Control every channel your child has access to
If for some reason you don’t use tools like Screen Time, you can enable parental controls for specific programs or browsers. Let’s say, your kid has recently became hooked on Netflix’s Sex Education. Some would argue it’s a good thing, but if you think otherwise, or the show stands in the way of homework, you can enable parental controls for Netflix.
Here are the detailed instructions on how to control the most popular channels.
Netflix parental controls
You can limit Netflixing in two ways — by setting up a maturity level or blocking specific shows. A custom maturity level means you can
Netflix to show only the content that complies with age restrictions — movies and shows for little kids, teens and below, or everyone.
To set maturity level on a profile:
Sign in to Netflix > Manage profiles.
Select the profile you want to edit.
In the new window, set up the maturity level under Allowed TV shows and movies.
To set a PIN for maturity level or specific Netflix content:
Go to the Account page in your web browser.
Open Settings > Parental Controls.
Enter your account password.
Create a PIN that is a four-digit number.
Set PIN protection for a specific tile or maturity level > Save.
YouTube parental controls
YouTube went even further. It created a separate YouTube for kids. So if you’re wondering how to set parental controls of YouTube, the answer is you don’t have to — simply use YouTube Kids. The app enables you to customize content experience for a child, depending on their age. You can also change the restrictions by clicking on the Lock icon, turn off search, and set a passcode for access to settings.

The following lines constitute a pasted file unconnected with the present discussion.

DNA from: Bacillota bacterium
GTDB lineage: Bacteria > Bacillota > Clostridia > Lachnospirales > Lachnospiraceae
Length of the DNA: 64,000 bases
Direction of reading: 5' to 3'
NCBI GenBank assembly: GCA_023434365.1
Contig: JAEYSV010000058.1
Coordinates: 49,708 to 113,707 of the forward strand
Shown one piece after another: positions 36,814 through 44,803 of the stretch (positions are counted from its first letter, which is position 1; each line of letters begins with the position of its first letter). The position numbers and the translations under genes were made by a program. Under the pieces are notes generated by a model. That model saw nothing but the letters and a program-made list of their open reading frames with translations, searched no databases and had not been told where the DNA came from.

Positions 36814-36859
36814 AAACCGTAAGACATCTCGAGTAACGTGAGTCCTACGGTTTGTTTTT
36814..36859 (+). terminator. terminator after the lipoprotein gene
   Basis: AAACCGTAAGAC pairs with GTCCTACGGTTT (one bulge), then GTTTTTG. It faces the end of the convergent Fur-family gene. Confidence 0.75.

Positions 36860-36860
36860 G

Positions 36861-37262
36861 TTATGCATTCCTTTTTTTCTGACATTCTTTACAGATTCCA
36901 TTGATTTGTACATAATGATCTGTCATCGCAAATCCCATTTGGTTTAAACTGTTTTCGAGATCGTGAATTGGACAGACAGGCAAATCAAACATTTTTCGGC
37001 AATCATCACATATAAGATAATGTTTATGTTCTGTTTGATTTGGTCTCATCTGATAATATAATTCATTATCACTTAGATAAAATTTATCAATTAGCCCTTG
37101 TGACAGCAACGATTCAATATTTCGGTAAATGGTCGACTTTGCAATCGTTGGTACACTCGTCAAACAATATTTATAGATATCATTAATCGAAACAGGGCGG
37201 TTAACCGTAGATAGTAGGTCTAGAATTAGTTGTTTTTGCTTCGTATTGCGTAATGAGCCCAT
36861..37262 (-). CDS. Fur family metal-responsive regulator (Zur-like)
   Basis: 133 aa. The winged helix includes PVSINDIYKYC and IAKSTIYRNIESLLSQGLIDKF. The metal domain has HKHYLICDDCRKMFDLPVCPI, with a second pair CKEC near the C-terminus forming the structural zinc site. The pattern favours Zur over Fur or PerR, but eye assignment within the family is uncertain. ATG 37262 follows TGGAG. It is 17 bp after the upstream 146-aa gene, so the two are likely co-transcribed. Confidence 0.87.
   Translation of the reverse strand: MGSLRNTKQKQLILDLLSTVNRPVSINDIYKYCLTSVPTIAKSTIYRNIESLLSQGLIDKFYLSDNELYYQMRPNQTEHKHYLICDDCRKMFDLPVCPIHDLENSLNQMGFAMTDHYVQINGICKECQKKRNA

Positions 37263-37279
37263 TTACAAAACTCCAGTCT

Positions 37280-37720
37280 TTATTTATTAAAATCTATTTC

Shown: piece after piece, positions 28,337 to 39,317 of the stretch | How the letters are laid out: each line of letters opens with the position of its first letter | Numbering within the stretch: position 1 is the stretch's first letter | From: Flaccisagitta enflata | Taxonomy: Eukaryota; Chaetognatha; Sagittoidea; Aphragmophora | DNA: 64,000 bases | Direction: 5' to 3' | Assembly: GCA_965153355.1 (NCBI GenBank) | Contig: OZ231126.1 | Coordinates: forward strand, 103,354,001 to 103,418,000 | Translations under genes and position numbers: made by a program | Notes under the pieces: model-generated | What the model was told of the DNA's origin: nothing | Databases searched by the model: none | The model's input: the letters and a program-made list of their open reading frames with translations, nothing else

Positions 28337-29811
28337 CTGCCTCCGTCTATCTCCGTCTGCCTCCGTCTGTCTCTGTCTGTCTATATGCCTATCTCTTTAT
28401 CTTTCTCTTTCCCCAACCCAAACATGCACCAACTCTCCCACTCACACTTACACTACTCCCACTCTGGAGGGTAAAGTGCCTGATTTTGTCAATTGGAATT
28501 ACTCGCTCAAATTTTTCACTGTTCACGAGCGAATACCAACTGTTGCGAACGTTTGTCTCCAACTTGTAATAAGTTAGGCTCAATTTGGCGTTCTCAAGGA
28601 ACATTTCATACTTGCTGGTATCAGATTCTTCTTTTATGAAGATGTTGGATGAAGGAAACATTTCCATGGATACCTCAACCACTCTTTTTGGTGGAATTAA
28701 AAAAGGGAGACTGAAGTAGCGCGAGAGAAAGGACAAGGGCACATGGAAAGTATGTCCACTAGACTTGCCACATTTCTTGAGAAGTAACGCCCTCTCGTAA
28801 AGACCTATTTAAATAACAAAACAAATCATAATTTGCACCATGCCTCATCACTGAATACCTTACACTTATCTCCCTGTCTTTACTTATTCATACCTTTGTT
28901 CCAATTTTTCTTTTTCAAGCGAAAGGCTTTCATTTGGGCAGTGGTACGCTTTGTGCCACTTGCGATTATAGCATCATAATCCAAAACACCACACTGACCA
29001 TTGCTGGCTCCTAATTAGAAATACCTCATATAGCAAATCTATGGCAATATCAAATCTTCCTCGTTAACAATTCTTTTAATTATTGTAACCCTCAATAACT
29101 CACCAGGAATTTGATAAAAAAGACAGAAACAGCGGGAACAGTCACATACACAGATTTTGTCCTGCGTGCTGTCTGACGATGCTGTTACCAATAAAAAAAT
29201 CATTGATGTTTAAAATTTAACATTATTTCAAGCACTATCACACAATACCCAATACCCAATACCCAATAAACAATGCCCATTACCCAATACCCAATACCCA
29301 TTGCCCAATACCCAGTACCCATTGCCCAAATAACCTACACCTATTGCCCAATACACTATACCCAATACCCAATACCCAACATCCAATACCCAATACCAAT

If you want to prevent access to YouTube completely, you’ll have to use Apple’s native Parental Controls or Screen Time.
Chrome parental controls
The most basic version of Google Chrome parental controls is its SafeSearch functionality. It blocks explicitly inappropriate and adult content — but, unfortunately, isn’t customizable at all. Here’s how to enable SafeSearch:
Open Chrome and click on your image in the upper right corner.
Navigate to Data & personalization and scroll down to the bottom of the page.
Under General preferences for the web, select Search settings.
In the new window, check the box to enable SafeSearch > Save.
While SafeSearch doesn’t allow you to prevent access to custom websites, you’ll need more advanced solutions for that like Focus, which will block the selected sites and apps for you.
Parental Control Mac Software
The problem of screen time is becoming huge — not only for parents but also for anyone who’s spending too much time in front of a computer. Big players like YouTube and Netflix are putting much effort into helping you limit app usage. However, instead of navigating the settings of parental controls of YouTube, you can do things easier. Combine Focus with Timing and Time Out apps from Setapp — and have the whole process streamlined.
Meantime, prepare for all the awesome things you can do with Setapp.